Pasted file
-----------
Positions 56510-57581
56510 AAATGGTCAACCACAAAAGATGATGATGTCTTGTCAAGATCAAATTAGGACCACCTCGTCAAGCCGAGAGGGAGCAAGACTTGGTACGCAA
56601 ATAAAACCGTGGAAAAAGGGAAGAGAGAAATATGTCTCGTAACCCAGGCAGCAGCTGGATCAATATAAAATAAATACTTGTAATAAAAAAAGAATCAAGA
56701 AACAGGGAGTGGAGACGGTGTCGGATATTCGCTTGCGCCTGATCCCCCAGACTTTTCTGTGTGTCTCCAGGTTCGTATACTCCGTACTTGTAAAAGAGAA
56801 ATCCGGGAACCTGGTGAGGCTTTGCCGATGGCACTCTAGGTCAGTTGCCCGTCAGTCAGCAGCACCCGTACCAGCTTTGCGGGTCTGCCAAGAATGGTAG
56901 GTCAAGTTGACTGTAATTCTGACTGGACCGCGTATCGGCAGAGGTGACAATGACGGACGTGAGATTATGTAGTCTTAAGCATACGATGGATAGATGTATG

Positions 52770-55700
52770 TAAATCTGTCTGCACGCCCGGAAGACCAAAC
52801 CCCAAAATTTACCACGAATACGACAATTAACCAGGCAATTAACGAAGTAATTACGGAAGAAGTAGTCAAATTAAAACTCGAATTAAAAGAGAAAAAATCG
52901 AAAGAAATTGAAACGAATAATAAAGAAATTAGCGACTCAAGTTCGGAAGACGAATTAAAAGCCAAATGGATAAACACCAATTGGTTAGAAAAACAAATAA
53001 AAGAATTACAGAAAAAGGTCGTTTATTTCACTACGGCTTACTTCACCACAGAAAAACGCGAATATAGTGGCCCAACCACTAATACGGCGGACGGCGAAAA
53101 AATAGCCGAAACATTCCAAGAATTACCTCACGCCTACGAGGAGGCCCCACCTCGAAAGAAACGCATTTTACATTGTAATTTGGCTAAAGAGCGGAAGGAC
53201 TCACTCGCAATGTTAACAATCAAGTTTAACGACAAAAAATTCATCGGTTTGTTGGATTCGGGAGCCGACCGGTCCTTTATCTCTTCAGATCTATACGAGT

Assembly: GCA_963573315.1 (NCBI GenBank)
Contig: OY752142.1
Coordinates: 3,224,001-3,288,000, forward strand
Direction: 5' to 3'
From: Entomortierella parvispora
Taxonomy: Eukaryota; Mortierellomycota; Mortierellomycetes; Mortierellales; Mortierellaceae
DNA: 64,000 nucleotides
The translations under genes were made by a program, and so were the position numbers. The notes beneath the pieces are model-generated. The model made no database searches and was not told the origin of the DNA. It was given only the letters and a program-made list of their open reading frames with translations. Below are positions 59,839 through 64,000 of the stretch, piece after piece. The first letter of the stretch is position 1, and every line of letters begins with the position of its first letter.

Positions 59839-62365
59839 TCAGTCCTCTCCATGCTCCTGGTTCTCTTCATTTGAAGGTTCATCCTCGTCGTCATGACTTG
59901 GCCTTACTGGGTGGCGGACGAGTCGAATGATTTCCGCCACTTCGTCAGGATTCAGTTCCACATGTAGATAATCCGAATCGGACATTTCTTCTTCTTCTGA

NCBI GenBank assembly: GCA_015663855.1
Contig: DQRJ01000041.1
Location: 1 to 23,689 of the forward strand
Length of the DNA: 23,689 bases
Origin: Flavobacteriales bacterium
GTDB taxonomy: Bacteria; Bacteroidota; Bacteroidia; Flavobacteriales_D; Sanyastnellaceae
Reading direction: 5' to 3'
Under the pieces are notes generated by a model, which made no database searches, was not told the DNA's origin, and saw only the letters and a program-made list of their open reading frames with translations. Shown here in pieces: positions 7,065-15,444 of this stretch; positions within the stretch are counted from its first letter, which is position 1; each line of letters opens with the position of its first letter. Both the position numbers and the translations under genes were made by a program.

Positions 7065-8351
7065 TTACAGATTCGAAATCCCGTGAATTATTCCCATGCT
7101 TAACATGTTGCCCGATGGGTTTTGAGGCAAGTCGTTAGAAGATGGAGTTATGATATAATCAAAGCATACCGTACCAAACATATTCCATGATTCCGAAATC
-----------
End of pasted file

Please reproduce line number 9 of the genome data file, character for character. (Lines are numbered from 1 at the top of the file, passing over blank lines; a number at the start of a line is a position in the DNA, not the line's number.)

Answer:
52801 CCCAAAATTTACCACGAATACGACAATTAACCAGGCAATTAACGAAGTAATTACGGAAGAAGTAGTCAAATTAAAACTCGAATTAAAAGAGAAAAAATCG